This is an absolutely beautiful disc, both for the music and for its performance. Robert Parsons (c.1535-1572) was a Gentleman of the Chapel Royal and an esteemed composer in his day, but he left far less music to posterity and is much less known than his great near-contemporaries Tallis and Byrd. That must surely be at least in part because tragically, at only 36 years of age, he died in a drowning accident in the River Trent at Newark. But, as will soon be clear to anyone who listens to this marvellous CD, the music we do have from him is magnificent.
The opening motet, "Domine quis habitabit?", is simply beautiful - wonderfully pure and lucid music, sung here with absolute mastery. The rest of the programme consists of motets mainly on Latin texts but with a couple in English, with three more substantial works which are true masterpieces - an alternatim Magnificat, glorious in both melody and texture with soaring, sinuous lines that reminded me of Josquin; "Retribue servo tuo", a work of unusually rich and varied textures with two alto and no soprano/treble parts; and another extended piece, "O bone Jesu" - similarly scored, again most beautiful in melody and intensely rich in texture, and with an especially fine climax. Other favourites for me are the superb setting of "Deliver me from mine enemies", and the one Parsons work that is somewhat better known and has been more frequently performed and recorded - the lovely "Ave Maria", with its deeply satisfying final sequence of chords bringing the disc to a close.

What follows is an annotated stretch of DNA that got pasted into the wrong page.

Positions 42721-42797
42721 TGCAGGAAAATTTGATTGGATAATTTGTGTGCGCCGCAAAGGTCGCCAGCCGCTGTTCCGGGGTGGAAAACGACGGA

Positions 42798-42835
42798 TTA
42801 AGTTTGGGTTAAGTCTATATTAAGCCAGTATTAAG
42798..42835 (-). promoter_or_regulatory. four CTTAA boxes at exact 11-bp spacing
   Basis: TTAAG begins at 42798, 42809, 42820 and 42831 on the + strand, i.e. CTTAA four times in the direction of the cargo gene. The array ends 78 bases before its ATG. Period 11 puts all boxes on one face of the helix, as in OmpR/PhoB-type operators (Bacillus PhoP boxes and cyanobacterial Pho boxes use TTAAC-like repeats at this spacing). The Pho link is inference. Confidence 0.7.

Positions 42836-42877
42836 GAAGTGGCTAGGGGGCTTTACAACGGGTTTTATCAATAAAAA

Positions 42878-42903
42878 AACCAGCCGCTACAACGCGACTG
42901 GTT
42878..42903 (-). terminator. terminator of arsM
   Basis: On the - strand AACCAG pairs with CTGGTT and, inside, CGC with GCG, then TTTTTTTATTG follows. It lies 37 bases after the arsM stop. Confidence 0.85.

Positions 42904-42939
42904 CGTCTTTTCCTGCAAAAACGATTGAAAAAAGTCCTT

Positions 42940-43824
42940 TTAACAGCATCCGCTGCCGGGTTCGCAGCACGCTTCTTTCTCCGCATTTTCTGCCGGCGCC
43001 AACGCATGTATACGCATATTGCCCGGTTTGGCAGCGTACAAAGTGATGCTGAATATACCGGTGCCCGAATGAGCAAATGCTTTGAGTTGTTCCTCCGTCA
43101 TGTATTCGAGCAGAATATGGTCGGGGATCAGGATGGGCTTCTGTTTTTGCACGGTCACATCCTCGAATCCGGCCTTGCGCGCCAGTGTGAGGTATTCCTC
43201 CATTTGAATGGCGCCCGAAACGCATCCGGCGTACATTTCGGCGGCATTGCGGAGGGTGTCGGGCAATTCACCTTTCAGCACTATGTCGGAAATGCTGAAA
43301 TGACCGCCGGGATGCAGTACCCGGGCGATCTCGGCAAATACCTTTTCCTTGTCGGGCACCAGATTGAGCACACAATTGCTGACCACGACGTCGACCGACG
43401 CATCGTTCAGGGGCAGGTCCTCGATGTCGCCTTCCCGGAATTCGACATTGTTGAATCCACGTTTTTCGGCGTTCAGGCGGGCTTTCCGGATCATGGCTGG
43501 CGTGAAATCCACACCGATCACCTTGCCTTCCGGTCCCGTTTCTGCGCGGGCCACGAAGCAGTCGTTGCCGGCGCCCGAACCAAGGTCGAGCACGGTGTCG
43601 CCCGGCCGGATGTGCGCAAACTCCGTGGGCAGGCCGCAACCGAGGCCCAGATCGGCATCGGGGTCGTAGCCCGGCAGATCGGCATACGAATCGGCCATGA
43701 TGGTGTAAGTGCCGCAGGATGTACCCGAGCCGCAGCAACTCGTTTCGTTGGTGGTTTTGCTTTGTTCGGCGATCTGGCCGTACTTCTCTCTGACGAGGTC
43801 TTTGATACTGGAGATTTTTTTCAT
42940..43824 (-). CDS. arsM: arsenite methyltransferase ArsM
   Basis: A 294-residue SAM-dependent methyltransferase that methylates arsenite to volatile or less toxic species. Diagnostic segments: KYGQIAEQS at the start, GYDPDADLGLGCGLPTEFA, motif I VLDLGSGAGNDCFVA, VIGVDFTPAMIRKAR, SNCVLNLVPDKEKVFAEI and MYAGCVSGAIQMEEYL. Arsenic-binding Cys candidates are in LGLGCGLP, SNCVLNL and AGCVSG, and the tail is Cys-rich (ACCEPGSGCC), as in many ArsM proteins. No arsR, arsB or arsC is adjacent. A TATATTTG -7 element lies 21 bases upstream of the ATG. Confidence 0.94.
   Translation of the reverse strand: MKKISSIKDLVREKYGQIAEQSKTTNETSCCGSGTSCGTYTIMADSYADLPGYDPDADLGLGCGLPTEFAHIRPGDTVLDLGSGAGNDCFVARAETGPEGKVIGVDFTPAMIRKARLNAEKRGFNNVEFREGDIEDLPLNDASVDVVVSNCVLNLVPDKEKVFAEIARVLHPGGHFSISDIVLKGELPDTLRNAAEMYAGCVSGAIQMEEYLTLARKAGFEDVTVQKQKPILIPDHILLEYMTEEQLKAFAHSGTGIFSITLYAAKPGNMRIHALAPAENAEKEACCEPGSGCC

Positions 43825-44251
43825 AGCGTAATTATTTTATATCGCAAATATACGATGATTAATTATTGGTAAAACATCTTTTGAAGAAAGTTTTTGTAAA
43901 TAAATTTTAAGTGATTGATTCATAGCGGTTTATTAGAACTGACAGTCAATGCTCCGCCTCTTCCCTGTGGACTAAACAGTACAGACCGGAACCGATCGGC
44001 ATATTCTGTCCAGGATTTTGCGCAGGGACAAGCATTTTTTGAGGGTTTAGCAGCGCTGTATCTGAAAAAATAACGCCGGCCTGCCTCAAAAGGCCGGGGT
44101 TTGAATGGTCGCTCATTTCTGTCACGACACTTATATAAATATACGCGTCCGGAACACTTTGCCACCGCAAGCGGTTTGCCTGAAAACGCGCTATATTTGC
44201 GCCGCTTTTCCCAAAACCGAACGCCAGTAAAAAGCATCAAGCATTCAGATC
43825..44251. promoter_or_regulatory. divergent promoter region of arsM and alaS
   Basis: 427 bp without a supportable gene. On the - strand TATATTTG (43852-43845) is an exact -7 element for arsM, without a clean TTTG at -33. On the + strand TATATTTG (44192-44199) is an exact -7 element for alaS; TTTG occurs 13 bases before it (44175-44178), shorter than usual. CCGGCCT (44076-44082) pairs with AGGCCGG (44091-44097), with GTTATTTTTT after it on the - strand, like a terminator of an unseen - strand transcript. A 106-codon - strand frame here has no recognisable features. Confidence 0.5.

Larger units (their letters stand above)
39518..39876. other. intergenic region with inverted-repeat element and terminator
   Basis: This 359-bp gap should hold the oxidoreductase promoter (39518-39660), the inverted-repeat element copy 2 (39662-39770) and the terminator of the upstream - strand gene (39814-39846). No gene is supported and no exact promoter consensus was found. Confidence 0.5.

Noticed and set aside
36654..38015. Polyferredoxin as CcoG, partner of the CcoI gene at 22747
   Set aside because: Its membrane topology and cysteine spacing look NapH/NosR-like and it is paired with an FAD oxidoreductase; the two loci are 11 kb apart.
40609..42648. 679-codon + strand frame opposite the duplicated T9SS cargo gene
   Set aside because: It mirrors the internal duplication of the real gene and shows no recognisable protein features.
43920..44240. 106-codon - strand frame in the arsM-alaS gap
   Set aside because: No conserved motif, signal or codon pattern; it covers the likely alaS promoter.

The entire programme is well judged and organised, varied in texture, and most beautifully performed by The Cardinall's Musick; in fact I would say that, of the many fine things the group have brought us from that era, this CD is one of their best. The recording quality is first-class, and Andrew Carwood's own booklet notes are extremely interesting and helpful, including some fascinating historical background and further enhanced by the fine cover picture - a deeply perceptive portrait by the Flemish master Hans Eworth of Queen Mary I, reigning monarch when Parsons was a young man. On the evidence of this fabulous disc, Robert Parsons was clearly an absolute master of melody, texture and expression, and his music readily bears comparison with that of the other great Tudor composers. This brilliant and adventurous programme, then, is a great credit to Andrew Carwood and his excellent bunch, and altogether a truly outstanding contribution to the discography of renaissance music.